(c) Option Year Funding: Up to three (3) additional option years may be available at approximately $1,000,000 per year, depending on performance, identified need and the availability of future funding.

(d) Indirect Charges: If indirect charges are claimed in the proposed budget, the recipient must provide on a separate sheet, the following information:

(1) Name and address of cognizant Federal audit agency;

(2) Name, address and phone number (including area code) of the Government auditor;

(3) Documentation from the cognizant agency indicating:

(a) Current indirect cost rate and the base against which the rate should be applied;

(b) Effective period (dates) for the rate; and

(c) Date last rate was computed and negotiated.

(4) If no government audit agency computed and authorized the rate claimed, a proposed rate with justification may be submitted providing a brief explanation of computation, who computed the rate and the date of the computation. Start Printed Page 26843Successful applicants will be required to negotiate an acceptable and allowable rate within 90 days of grant award with the appropriate DOL Regional Office of Cost Determination or with the applicant's cognizant agency for indirect cost rates (See Office of Management and Budget Web site at​omb/​grants/​attach.html). The recipient shall call the Office of Cost Determination at 202-693-4100 for the initial contact.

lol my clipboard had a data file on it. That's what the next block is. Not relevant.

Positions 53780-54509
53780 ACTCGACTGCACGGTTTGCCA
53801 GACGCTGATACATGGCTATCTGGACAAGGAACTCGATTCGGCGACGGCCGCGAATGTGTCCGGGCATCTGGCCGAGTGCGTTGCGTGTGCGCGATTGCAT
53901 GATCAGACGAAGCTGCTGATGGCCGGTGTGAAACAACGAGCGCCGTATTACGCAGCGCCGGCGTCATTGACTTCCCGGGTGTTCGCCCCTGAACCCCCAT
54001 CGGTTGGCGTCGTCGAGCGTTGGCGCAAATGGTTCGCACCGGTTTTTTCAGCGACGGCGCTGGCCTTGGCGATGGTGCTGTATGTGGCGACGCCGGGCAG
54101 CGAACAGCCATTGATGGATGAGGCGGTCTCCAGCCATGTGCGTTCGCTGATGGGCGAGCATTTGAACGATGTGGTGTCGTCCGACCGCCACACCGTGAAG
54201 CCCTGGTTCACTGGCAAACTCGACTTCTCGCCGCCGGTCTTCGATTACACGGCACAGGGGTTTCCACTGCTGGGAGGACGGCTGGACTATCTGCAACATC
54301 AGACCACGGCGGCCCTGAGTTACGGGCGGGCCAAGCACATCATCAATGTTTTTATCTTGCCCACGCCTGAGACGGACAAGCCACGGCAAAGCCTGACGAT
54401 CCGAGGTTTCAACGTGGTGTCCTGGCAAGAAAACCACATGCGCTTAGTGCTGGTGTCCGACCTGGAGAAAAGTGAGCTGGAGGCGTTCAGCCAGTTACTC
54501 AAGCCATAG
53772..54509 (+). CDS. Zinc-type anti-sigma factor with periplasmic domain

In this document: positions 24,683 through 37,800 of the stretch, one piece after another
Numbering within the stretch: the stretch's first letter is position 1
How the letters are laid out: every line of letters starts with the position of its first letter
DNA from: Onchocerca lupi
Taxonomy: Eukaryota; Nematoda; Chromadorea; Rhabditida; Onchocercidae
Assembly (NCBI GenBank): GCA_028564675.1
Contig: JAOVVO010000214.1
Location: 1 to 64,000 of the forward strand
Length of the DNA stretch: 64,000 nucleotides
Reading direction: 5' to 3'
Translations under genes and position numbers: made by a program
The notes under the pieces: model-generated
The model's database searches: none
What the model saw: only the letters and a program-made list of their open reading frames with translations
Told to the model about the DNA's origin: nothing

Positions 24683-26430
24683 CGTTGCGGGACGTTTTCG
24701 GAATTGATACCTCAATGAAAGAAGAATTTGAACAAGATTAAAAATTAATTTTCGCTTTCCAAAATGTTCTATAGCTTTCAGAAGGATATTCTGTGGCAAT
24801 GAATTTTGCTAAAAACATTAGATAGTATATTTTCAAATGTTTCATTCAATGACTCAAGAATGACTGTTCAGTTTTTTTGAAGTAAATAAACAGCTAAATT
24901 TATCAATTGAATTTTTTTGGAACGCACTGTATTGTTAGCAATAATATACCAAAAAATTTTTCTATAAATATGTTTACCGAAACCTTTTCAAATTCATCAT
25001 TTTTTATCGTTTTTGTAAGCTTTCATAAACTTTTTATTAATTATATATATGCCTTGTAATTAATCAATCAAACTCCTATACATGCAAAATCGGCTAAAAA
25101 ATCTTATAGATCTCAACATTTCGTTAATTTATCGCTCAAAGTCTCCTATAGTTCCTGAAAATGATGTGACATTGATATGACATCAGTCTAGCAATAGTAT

However, applications claiming an indirect cost rate greater than 15% will not be considered.

V. Application Review Information

1. Evaluation Criteria

A technical panel will review grant applications against the criteria listed below, on the basis of the maximum points indicated.

(a) Significance of the Proposed Project (10 points)

In determining the significance of the proposed research, the Department will consider the following factors:

1. The potential contribution of the proposed project to increase knowledge or understanding of problems, issues, or effective strategies for providing comprehensive transition services and supports to youth with disabilities;

2. The likelihood that the proposed project will result in systems change or improvement;

3. The extent to which the proposed project is likely to build capacity to provide, improve, or expand services that address the needs of the target population as they relate to employment;

4. The likely utility of the products (such as information, materials, processes, or techniques) that will result from the proposed project, including the potential for their being used effectively in a variety of other settings;

5. The importance or magnitude of the results or outcomes likely to be attained by the proposed project; and

6. The extent to which the proposed project builds upon prior work done by ODEP and its partners around youth in transition, including the Guideposts for Success and related policies and practices.

(b) Project Design (25 points)

In evaluating the quality of the proposed project design, the Department will consider the following factors:

1. The extent to which the goals, objectives, and outcomes to be achieved by the proposed project are clearly specified and measurable;